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National Community Mission Incubators
Community Mission Incubators are a key element of our approach. A community Mission Incubator team should be made up of at least 20-30 roles in order to cover the breadth of work and expertise needed. Budget is also needed for additional technical expertise and triggering small experimental actions. So, indicatively a Mission Incubator should be set up with an annual operating budget of around €5 million to give it a strong chance of success.
Viewed in context of the overall capital investment and social value that a community Mission Incubator team is tasked with catalysing and unlocking, this is a small, sensible and essential investment. However, in our experience communities initially struggle to make this investment on their own. Without proper investment in Mission Incubators, the opportunities and value of mission-led change keep being missed and lost. Therefore, this common investment and resourcing gap urgently needs to be filled.
While every community pursuing mission led change will need a locally-focussed Mission Incubator model in time, we believe a pragmatic starting point in SE Europe can be to also set up Mission Incubator teams at a national scale.
These national Mission Incubator teams can bring together a group of individuals that have leading capabilities and skills for supporting community processes of mission-led change. They can then deploy to help communities across the country where there is greatest demand and commitment to create radical change. The idea is that communities can apply for help, and the national team will embed with selected local communities to work with local teams. This role of ‘loaned’ support from the national team would then phase down as communities develop and secure a longer-term funding and resourcing model for their local Mission Incubators.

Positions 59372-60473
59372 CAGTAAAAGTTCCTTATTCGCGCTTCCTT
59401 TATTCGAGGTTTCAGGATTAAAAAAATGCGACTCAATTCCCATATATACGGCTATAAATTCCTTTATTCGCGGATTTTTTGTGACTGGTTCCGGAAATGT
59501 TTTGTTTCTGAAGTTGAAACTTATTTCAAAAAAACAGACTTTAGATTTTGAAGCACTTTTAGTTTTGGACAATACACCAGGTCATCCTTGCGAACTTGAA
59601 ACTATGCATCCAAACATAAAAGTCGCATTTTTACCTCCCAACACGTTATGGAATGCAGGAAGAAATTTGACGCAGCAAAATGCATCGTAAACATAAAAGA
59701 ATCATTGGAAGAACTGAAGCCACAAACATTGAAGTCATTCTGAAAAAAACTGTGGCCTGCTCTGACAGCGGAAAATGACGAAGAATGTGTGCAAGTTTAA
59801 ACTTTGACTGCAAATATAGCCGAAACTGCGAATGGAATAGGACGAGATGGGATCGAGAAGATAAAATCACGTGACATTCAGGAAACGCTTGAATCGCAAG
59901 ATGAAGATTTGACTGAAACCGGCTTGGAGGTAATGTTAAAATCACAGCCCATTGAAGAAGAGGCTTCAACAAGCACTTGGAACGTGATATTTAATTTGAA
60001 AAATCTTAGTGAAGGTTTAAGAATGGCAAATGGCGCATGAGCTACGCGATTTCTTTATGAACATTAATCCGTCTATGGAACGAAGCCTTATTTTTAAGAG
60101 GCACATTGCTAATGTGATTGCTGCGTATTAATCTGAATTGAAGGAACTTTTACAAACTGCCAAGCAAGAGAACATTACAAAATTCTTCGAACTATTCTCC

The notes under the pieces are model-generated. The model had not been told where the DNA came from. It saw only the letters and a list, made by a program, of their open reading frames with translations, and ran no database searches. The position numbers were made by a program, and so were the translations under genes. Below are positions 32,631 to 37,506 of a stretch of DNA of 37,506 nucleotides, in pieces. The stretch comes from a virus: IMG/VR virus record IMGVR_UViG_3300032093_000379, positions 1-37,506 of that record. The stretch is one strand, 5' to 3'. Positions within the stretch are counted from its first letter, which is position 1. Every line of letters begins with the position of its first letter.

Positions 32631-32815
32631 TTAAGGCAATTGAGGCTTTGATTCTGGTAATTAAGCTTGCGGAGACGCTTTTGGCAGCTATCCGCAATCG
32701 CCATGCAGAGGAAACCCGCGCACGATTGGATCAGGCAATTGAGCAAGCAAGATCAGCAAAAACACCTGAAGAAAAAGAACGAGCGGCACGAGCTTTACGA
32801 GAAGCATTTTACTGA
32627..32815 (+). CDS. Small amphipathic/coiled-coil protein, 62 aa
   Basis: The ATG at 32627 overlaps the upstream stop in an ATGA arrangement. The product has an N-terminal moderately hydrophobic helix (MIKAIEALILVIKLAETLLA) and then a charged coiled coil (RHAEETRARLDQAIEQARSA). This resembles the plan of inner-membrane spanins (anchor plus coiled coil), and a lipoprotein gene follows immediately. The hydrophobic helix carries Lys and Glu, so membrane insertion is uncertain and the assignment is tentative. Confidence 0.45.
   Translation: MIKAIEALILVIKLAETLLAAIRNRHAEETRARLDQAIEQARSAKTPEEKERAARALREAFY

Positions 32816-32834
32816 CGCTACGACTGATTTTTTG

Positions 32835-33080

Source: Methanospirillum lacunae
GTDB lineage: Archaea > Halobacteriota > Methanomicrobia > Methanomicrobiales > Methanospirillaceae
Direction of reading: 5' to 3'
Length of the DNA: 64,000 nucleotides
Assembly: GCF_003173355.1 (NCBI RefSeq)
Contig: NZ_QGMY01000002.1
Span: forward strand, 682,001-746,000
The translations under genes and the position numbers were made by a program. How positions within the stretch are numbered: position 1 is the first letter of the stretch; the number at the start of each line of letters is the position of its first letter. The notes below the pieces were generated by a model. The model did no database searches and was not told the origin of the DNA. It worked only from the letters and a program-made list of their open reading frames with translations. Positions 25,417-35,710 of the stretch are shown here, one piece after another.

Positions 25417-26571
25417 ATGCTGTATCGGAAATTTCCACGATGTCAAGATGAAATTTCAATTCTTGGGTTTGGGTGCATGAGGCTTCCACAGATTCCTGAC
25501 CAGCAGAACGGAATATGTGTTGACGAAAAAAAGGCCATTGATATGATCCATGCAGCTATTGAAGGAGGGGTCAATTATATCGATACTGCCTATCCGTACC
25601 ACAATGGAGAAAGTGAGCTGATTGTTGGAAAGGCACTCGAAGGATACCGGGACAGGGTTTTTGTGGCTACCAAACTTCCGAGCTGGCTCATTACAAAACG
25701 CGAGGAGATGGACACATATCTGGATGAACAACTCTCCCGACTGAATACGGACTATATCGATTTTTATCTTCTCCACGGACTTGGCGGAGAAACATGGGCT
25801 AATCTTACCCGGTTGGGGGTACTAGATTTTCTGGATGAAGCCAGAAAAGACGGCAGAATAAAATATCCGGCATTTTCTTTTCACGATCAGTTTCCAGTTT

The national Mission Incubator model can therefore be a flexible and efficient way to help get a number of communities onto a mission-led pathway of radical change. Given that both funding and human capacity prove to be challenges for each community, first putting together a national team is a good way to share and maximise early resources. A national scale is generally suitable for this approach in SE Europe because countries are relatively small.
It will be even more critical for these national Mission Incubators to be carefully set up with a leadership and governance structure that ensures their independence and trust with the communities they work with. One of the big challenges we need to overcome in SE Europe is that entrenched models of central government funding, policy and governance are not yet supporting mission-led change in communities. So, the temptation to bolt national mission incubator models on to existing ministries or central government structures should be avoided. They have a much better chance of success if they are positioned as innovative new models that are co-governed with community networks and civil society.
We are establishing a Mission Incubators Match Fund to provide funding for community Mission Incubators. As part of this we are seeking partnerships at a national level to establish National Community Mission Incubators and appropriate linked investment.